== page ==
Last mile is the poster child for retail’s shift

AJ Gonzalez | February 25, 2021

Modern Shipper, Brian Straight Follow on TwitterTuesday, February 23, 2021

Gartner analyst, Cargomatic white paper address changing demands in goods delivery

Businesses have moved on from “let’s just get through 2020” and must now focus on delivering value through their last-mile delivery operations in a new world, said Chris Kina, analyst with consultancy Gartner.

“This is an undeniably transformational shift in retail commerce and the last-mile evolution is the poster child for that movement,” he wrote in a recent blog entry. “Last-mile practitioners need to accept and act on that transformational reality.”

Kina noted the increase in parcel volumes and demands being placed on lead times as particular challenges to fulfillment operations.

“Add in consumer buying behavioral changes, specifically the permanent shift in shopping via online, curbside and pickup in store versus a trip to the mall and you get significantly more complicated logistics fulfillment operations as a result,” he wrote.

To effectively identify the challenges, though, Kina said a definition of last-mile order fulfillment must be agreed upon. For his analysis, he defined it “as the process by which a consumer and the products they order come together. That includes customer collection, delivery options and customer expectations regarding service and experience.”

In a Gartner survey on last-mile strategies of 407 retailers, 44% said that product packaging and suitability for last-mile delivery were concerns. Another 43% said access to infrastructure in urban markets was a challenge and 40% cited changing consumer demands or requirements.

Kina referenced the survey, noting that consumers seem more willing to sacrifice same-day and next-day delivery in the name of sustainability.

“There is a movement by the consumer to slower, cheaper and consolidated fulfillment processes that address their sustainability preferences,” he wrote. “Although there will always be a place for next-day delivery in retail, logistics practitioners should not build their last-mile model on a concept that has been assumed necessary for all deliveries.”

As companies build out those networks, though, technology must play an increasingly important role, especially in the home delivery of large and bulky items. Cargomatic, which offers a marketplace connecting trucking capacity to shippers, recently published a white paper that highlighted the need for technology deployment when it comes to last-mile delivery.

“We believe that there will be some return to pre-COVID-19 levels of shopping but buying patterns and consumer expectations will have changed for good,” the paper said. “Last-mile delivery will remain a critical function for retailers of all sizes. While the majority of 2020 was about ‘just getting through this mess,’ the first half of 2021 will be about refining practices to turn the final mile into a key differentiator, one that’s tracked and measured in the same way other KPIs across an organization are analyzed.”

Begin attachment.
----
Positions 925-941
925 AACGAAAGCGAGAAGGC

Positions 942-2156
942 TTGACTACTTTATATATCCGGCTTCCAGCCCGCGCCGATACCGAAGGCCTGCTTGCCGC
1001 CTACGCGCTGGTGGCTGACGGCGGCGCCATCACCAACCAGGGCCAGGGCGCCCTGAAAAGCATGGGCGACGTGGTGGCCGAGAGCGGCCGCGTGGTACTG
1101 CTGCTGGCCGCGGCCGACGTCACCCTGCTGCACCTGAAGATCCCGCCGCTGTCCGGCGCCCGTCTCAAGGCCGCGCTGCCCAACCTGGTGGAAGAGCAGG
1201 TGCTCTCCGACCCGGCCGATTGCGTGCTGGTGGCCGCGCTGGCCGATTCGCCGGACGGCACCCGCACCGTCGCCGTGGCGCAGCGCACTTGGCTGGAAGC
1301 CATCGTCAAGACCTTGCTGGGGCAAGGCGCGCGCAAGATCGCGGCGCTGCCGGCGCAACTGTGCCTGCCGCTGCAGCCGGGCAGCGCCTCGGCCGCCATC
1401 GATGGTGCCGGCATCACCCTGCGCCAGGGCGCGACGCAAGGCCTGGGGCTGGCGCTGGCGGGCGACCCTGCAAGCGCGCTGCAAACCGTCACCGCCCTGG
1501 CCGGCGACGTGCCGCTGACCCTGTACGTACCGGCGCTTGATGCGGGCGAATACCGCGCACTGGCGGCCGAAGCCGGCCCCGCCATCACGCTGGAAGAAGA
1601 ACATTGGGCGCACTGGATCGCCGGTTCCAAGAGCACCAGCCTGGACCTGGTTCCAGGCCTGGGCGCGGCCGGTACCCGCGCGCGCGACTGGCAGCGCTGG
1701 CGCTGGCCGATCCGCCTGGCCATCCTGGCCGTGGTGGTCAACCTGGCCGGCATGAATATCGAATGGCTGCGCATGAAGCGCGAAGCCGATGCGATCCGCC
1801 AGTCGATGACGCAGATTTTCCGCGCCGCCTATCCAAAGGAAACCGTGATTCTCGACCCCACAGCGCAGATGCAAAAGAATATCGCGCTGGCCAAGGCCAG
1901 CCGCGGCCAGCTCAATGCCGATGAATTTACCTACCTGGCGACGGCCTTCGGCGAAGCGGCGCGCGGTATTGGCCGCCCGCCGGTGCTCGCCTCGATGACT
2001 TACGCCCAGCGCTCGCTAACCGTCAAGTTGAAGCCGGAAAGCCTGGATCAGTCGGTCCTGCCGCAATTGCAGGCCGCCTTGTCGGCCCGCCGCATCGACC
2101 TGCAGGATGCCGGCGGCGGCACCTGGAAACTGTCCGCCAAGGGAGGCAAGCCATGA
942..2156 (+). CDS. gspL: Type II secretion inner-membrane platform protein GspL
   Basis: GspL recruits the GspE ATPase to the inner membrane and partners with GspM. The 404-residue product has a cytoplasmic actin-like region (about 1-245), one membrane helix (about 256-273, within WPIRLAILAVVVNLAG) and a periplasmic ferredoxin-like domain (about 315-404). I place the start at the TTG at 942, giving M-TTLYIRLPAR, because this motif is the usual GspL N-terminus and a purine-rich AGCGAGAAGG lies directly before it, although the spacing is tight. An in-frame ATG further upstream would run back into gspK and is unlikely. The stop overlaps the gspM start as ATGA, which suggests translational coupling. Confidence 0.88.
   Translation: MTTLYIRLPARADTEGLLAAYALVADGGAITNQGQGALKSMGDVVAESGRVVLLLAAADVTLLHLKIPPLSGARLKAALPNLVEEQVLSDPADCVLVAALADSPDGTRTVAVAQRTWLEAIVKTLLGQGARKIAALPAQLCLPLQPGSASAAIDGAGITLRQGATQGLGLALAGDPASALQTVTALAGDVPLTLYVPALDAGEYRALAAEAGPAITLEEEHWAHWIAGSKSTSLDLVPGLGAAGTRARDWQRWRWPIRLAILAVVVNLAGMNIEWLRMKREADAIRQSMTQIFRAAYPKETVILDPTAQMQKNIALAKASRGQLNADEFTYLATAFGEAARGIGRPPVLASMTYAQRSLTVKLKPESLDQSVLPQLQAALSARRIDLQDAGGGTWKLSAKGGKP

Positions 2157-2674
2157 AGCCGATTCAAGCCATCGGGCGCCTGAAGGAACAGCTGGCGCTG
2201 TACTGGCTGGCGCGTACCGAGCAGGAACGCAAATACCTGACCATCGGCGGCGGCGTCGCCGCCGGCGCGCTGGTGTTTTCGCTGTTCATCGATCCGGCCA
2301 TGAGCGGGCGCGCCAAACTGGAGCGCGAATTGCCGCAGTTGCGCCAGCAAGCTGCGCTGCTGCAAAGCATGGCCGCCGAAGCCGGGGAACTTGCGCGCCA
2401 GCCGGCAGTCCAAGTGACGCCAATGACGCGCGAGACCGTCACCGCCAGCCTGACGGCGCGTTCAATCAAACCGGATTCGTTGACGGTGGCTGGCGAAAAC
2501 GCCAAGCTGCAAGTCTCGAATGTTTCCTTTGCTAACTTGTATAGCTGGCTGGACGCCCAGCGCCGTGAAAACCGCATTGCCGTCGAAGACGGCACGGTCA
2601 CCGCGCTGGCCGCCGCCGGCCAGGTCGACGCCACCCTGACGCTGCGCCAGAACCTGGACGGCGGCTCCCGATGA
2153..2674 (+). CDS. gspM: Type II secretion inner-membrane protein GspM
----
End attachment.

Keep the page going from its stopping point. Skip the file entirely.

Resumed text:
Cargomatic noted the need for shippers to utilize real-time location data, an analytics engine with exception management, and push notifications to notify customers of late deliveries.

The answer is not siloed solutions, the company said, pointing to how a transportation management system can handle the first two tasks and a call center the third.

“However, depending on the volume of goods being moved, a bubblegum and duct tape approach can be incredibly costly due to the high levels of human involvement necessary to make it work. It’s possible to find a technology partner that automates all of these components. And almost inevitably, that partner will be drawing on the established best practices of app makers like Airbnb, Uber and DoorDash,” the paper said.

Going beyond just the app-like experience is the need to manage the entire process. That means setting policies, such as glove and mask use, visible identification or even booties to cover shoes, for delivery drivers entering homes for white-glove services.

“Of equal importance for heavy and high-value goods, shippers should control what happens when a driver leaves. Is a customer stuck unwrapping the goods? Is there some setup left for a consumer? In the case of a mattress or appliance, will the consumer have an option to have the driver remove their previous item, in which case a shipper needs to consider a reverse logistics path,” Cargomatic said.

The company advises shippers coach up their drivers on areas such as quick setup of goods and other customer experience tentpoles, which can lead to increased revenue.

“This training can also include firsthand experience with a product. A driver who can share their experiences with an exercise bike can be a potent tool in humanizing the brand from which a consumer has just made a purchase,” Cargomatic wrote.

Cargomatic emphasized the need to develop new ways to manage the customer experience.

“Consumers expect to give feedback about their experiences with a new product from the moment they first research their potential purchase through the delivery. Shippers must implement mechanisms to gather and analyze feedback,” Cargomatic noted.

Kina said much the same thing, specifically as it relates to changing customer demands.

“Add in consumer buying behavioral changes, specifically the permanent shift in shopping via online, curbside and pickup in store versus a trip to the mall, and you get significantly more complicated logistics fulfillment operations as a result,” he wrote. “Old ways (read: 2019) are exactly that — old. The focus must be to change and adapt processes, technology and perspective to survive.”

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